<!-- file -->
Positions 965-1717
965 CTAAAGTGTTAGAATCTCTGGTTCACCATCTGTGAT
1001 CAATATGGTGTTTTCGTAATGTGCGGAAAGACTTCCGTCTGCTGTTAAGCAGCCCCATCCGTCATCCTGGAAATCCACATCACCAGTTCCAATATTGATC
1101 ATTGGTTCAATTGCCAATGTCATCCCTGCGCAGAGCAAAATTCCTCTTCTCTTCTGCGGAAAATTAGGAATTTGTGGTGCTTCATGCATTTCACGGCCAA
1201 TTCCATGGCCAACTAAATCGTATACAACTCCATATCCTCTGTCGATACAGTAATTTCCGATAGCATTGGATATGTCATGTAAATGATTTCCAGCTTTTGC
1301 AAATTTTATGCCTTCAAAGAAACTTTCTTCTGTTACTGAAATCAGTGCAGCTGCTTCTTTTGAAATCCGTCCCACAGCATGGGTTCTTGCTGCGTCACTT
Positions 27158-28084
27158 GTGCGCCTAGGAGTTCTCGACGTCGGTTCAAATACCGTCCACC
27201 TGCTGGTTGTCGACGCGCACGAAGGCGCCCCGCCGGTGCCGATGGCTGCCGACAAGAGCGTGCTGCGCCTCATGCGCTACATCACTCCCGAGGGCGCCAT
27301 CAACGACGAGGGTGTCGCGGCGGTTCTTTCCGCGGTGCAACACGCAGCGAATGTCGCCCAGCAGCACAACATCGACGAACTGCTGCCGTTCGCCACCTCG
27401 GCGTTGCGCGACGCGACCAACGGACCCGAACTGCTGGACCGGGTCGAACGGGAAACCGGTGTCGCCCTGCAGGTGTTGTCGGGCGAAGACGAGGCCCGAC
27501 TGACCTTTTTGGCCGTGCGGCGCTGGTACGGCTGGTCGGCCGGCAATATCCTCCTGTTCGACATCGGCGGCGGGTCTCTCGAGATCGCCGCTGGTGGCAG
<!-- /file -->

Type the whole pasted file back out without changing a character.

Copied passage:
Positions 965-1717
965 CTAAAGTGTTAGAATCTCTGGTTCACCATCTGTGAT
1001 CAATATGGTGTTTTCGTAATGTGCGGAAAGACTTCCGTCTGCTGTTAAGCAGCCCCATCCGTCATCCTGGAAATCCACATCACCAGTTCCAATATTGATC
1101 ATTGGTTCAATTGCCAATGTCATCCCTGCGCAGAGCAAAATTCCTCTTCTCTTCTGCGGAAAATTAGGAATTTGTGGTGCTTCATGCATTTCACGGCCAA
1201 TTCCATGGCCAACTAAATCGTATACAACTCCATATCCTCTGTCGATACAGTAATTTCCGATAGCATTGGATATGTCATGTAAATGATTTCCAGCTTTTGC
1301 AAATTTTATGCCTTCAAAGAAACTTTCTTCTGTTACTGAAATCAGTGCAGCTGCTTCTTTTGAAATCCGTCCCACAGCATGGGTTCTTGCTGCGTCACTT
Positions 27158-28084
27158 GTGCGCCTAGGAGTTCTCGACGTCGGTTCAAATACCGTCCACC
27201 TGCTGGTTGTCGACGCGCACGAAGGCGCCCCGCCGGTGCCGATGGCTGCCGACAAGAGCGTGCTGCGCCTCATGCGCTACATCACTCCCGAGGGCGCCAT
27301 CAACGACGAGGGTGTCGCGGCGGTTCTTTCCGCGGTGCAACACGCAGCGAATGTCGCCCAGCAGCACAACATCGACGAACTGCTGCCGTTCGCCACCTCG
27401 GCGTTGCGCGACGCGACCAACGGACCCGAACTGCTGGACCGGGTCGAACGGGAAACCGGTGTCGCCCTGCAGGTGTTGTCGGGCGAAGACGAGGCCCGAC
27501 TGACCTTTTTGGCCGTGCGGCGCTGGTACGGCTGGTCGGCCGGCAATATCCTCCTGTTCGACATCGGCGGCGGGTCTCTCGAGATCGCCGCTGGTGGCAG